Ah, rugby league. All grown up.
For now that Rugby Australia’s taken a moral stand and seems certain to punt the demonstrably homophobic Israel Folau, there were musings that rugby league could welcome the prodigal son back into its bosom (as happened, ironically, in the same Bible Israel’s been using to spout anti-gay dogma).
» Tah-Tah, Izzy: Rugby Australia, NSW Rugby confirm they’ll sack Folau
» Rugby union would be a more inclusive, kinder place without Israel Folau and his backwards views
» Folau slammed over anti-gay comments
» NRL boss: Folau not welcome in rugby league
» Opinion: Israel Folau does not deserve the sack
Might the Return of Israel be spun into one of those redemption stories rugby league so loves?
Might we, the greater rugby league-loving populace, think, ‘Beauty! Israel’s back! Let’s go spend some roubles on merchandise and set top boxes so we can watch the great muscular oxen rumble about back in our game?’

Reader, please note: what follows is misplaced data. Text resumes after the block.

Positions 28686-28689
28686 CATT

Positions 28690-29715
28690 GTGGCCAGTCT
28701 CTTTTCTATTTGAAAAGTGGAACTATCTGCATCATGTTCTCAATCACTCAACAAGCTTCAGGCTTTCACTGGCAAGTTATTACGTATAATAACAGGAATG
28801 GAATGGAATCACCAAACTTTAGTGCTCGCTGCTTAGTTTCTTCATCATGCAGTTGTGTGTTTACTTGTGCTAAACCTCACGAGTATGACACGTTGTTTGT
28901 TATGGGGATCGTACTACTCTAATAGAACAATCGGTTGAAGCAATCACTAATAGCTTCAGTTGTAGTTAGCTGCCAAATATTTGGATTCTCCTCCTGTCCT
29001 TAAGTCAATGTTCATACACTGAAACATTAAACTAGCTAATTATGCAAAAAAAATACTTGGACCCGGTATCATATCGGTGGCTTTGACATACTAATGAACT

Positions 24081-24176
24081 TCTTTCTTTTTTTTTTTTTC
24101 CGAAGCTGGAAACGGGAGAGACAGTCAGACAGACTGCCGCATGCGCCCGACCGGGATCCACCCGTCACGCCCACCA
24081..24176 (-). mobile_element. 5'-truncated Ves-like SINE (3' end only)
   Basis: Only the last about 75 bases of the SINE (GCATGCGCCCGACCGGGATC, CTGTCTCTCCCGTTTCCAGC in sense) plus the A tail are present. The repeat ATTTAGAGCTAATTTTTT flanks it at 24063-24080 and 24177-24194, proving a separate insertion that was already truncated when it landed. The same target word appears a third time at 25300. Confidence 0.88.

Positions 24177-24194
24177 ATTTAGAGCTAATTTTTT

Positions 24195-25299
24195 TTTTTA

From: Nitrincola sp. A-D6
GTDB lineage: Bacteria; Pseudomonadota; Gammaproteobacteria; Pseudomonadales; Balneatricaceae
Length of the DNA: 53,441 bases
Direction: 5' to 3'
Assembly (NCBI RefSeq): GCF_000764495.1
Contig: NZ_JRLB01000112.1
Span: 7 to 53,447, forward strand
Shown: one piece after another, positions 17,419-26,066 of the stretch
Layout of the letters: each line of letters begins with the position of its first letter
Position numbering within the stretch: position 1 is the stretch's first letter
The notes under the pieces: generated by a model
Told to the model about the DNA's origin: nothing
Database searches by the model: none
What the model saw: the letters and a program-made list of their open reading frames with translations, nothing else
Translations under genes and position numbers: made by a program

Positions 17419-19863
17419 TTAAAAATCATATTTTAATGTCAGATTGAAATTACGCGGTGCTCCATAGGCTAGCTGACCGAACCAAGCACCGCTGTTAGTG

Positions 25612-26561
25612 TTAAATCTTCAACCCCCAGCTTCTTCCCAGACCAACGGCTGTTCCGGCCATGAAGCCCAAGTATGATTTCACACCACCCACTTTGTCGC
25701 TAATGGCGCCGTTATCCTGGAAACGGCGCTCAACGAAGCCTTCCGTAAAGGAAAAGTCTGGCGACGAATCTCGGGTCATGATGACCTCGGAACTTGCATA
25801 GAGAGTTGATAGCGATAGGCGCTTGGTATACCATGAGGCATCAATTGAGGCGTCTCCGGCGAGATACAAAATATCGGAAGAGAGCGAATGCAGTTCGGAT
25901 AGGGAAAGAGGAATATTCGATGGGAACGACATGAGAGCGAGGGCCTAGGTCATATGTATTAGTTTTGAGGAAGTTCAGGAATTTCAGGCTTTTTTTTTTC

Gadzooks! Could Israel fill the hole left by Valentine Holmes and slot straight back onto the wing for Queensland?
Will rugby league welcome Israel ‘home’?
It will not. Rugby league’s commission has kyboshed it as the madness it would be. Just as it would be madness for rugby union, even in a World Cup year, to have a bigot representing Australia.
Because rugby league, along with the greater community, has moved on, has progressed.
Rugby league grown up. Rugby league has gay mates.
Rugby league had a gay anthem in the grand final. Rugby league has a float that parties up Oxford Street each year.
Rugby league is cool with the gays.
Thus it would be a bit hard to link the NRL’s brand to the greater goodwill of Mardi Gras if the game’s star signing is a high-profile homophobe who thinks gay people are lesser human beings whose consciousness is condemned to eternal torture in make-believe dungeons.
It would be hard to sell the game as inclusive of people of all faiths, sexes and sexualities if there’s a homophobe on $1 million a year bopping about on the wing for the Bulldogs.
It would actually be impossible.
And rugby league knows it.
For if there’s a game that knows the power of negative publicity upon a brand, it is greatest game of all rugby league, dear sweet Schlossy’s shoe, yes.
And after all that malarkey over summer, you think rugby league would actively invite bad press? It finds the game easily enough without Israel’s dangerous hate-gibber.